The UK’s foremost equestrian brigade — the King’s Troop Royal Horse Artillery — will move to the former Royal Artillery Barracks at Woolwich, the army has exclusively told H&H.
Colonel John Brown, deputy chief of staff for the London district, said: “The lease on the troop’s present barracks in St John’s Wood runs out in March 2012, when it is to be developed.
“At Woolwich the troop will be accommodated in the huge barracks that were vacated by the Royal Artillery in July last year,” Col Brown explained.
He said the troop would be housed in Napier Lines, an area close to the original barracks of 1776, which boasts the largest parade square of any UK garrison. It will be one of two units housed at Woolwich, the second has yet to be chosen.
“There is some work to do. A building used for vehicles will become a modern stabling compound and provide more up-to-date facilities than the troop presently has,” added Col Brown. “We intend to start work early next year and be finished in November 2011, so the troop can move in time for its royal diamond jubilee year — 2012.”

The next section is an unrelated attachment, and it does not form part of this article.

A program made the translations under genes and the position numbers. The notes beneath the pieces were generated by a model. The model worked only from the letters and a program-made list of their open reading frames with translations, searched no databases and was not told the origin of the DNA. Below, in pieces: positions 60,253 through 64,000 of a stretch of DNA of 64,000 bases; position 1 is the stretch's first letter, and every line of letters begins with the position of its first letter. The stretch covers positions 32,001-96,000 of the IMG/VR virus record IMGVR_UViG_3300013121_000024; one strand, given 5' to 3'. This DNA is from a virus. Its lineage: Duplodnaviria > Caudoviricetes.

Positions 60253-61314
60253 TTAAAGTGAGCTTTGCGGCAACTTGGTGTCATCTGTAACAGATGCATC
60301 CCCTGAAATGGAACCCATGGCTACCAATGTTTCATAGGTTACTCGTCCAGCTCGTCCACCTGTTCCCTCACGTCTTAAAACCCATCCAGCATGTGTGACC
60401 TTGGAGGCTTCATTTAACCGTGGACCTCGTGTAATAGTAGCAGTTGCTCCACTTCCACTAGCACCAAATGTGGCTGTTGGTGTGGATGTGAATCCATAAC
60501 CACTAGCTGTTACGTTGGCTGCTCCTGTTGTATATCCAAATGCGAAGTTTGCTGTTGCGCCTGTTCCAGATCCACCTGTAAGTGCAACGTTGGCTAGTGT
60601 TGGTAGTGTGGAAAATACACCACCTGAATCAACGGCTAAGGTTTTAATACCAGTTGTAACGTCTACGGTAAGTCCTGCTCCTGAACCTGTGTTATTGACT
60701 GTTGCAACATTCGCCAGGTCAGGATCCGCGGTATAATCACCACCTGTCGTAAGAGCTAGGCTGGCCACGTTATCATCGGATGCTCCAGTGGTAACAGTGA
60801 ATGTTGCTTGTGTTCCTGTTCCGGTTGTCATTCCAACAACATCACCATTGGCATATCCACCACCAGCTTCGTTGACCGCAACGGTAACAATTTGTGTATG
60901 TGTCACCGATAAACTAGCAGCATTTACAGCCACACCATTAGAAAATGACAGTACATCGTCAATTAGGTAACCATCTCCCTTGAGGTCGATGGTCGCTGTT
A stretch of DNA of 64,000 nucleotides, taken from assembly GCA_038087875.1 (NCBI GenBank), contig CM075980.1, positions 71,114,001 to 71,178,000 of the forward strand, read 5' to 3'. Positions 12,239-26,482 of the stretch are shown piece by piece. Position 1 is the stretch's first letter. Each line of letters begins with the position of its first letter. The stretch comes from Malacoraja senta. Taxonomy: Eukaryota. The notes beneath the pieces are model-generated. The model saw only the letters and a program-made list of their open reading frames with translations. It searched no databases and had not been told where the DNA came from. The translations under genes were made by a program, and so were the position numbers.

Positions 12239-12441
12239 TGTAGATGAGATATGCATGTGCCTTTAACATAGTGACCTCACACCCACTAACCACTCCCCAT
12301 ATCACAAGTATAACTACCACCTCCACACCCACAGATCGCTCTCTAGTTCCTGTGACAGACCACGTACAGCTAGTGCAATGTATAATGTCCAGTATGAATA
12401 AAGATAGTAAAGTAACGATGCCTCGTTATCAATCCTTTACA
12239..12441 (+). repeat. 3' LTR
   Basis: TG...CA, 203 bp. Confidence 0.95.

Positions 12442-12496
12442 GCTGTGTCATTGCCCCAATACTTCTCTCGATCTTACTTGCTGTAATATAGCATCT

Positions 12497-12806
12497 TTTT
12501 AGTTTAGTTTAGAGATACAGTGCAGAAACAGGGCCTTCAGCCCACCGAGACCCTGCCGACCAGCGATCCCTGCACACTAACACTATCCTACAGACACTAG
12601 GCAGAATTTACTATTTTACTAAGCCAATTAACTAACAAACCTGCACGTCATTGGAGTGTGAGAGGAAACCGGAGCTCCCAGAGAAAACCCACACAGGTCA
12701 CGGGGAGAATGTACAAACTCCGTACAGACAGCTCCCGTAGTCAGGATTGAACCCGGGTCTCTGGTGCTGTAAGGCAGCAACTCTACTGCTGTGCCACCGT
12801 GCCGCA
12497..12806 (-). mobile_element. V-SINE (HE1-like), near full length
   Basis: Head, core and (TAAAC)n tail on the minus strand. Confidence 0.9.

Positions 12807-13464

Many of the King’s Troop’s duties are ceremonial and one of the benefits of the St John’s Wood site was its proximity to central London — a 40-minute hack from Buckingham Palace.
The new site will not afford them this luxury, but Col Brown said a staging area would be provided at another central London barracks where they will arrive by horsebox and base the horses for up to 24 hours.
Former commanding officer of the unit Will Connell, who is now British Equestrian Federation performance director, said the move will cause the troop significant logistical problems.
“I retired in 2001 but would not have enjoyed serving in Woolwich,” he said. “Being so far out of the centre will cause huge problems for royal salutes, but the troop will carry on — that’s the difference between the army and the rest of the world.”
Another potential concern is that Woolwich barracks has been chosen as the venue for the shooting during the 2012 London Olympic Games.
Major Erica Bridge, the troop’s first female commander, said the MOD is working with the 2012 Organising Committee to ensure the horses are not affected. She said they are looking at the move as a catalyst for change in the troop.
“This is an opportunity to look at how we do things and see if there are better ways,” she said.